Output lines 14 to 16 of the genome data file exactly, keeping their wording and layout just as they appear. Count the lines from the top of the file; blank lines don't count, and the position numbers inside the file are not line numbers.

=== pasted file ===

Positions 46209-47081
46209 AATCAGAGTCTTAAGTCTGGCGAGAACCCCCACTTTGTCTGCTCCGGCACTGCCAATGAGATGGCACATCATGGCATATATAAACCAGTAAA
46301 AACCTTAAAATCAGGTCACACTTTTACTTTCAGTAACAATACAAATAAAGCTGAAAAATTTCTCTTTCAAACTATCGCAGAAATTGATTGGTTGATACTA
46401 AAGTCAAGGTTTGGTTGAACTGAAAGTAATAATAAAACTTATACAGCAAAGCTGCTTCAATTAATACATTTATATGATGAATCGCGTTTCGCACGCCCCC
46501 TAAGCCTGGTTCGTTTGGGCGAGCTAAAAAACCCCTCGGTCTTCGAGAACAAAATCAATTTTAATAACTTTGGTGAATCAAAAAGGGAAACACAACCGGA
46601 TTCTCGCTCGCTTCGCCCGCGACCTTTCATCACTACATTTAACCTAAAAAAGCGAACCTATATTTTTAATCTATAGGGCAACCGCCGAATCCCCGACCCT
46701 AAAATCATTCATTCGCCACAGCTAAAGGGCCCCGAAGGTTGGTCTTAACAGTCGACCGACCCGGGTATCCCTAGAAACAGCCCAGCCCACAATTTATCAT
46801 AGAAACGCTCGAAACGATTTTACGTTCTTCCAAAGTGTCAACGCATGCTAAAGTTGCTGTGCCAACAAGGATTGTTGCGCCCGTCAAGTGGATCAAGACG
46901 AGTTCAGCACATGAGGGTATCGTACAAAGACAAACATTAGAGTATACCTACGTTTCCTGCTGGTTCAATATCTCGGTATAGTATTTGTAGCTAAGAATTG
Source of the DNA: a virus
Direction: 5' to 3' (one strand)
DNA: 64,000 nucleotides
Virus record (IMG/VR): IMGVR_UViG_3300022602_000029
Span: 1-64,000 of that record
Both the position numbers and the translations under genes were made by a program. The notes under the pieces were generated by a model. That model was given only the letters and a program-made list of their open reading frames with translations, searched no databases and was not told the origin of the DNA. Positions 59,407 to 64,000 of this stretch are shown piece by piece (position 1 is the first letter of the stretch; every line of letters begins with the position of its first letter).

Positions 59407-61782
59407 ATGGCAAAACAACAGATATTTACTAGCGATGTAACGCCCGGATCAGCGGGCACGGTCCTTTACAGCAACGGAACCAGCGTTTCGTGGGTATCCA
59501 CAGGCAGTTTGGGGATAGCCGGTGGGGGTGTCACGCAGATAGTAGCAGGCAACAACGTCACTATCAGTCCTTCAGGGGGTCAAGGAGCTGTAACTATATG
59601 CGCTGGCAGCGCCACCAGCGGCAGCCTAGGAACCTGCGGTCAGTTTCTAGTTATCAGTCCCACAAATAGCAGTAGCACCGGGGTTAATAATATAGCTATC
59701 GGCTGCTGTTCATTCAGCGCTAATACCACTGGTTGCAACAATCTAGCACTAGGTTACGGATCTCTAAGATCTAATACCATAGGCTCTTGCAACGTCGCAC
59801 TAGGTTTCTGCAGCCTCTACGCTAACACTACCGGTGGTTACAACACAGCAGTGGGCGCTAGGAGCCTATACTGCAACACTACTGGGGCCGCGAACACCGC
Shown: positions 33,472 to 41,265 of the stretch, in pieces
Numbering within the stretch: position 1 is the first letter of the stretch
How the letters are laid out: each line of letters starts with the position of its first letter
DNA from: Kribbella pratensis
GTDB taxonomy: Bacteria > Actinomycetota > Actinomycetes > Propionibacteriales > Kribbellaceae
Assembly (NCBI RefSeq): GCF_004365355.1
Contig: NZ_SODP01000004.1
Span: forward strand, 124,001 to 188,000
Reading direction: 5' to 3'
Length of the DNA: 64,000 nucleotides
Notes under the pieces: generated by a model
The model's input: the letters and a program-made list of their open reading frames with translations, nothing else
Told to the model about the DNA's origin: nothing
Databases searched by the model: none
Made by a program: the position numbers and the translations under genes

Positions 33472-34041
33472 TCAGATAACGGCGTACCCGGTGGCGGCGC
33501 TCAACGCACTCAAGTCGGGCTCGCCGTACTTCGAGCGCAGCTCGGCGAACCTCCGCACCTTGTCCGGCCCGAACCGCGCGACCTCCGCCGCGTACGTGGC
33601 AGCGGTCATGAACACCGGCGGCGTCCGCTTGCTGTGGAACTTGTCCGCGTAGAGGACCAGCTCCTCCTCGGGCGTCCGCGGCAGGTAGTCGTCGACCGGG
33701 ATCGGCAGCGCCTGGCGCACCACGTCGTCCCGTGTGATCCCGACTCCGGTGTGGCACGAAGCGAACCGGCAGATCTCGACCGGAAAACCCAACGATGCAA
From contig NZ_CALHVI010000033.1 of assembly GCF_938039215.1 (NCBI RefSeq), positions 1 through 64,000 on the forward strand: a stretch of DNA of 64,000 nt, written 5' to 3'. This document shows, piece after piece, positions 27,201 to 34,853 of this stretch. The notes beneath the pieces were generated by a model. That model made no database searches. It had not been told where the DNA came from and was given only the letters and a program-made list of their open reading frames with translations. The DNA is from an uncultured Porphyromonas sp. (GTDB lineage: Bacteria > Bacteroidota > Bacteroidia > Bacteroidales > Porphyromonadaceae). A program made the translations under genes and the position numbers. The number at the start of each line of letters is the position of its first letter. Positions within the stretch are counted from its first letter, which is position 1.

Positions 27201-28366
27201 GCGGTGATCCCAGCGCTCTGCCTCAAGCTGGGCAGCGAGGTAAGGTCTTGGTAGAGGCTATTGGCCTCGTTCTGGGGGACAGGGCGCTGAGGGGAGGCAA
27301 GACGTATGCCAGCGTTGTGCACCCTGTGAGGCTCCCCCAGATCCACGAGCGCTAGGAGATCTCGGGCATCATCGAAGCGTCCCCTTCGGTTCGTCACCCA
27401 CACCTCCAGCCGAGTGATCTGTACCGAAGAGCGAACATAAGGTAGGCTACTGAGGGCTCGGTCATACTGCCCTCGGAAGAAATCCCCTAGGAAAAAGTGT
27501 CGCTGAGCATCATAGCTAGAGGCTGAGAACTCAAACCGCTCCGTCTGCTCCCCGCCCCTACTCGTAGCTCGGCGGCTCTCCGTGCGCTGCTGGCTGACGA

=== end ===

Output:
Span: 1-64,000 of that record
Both the position numbers and the translations under genes were made by a program. The notes under the pieces were generated by a model. That model was given only the letters and a program-made list of their open reading frames with translations, searched no databases and was not told the origin of the DNA. Positions 59,407 to 64,000 of this stretch are shown piece by piece (position 1 is the first letter of the stretch; every line of letters begins with the position of its first letter).

Positions 59407-61782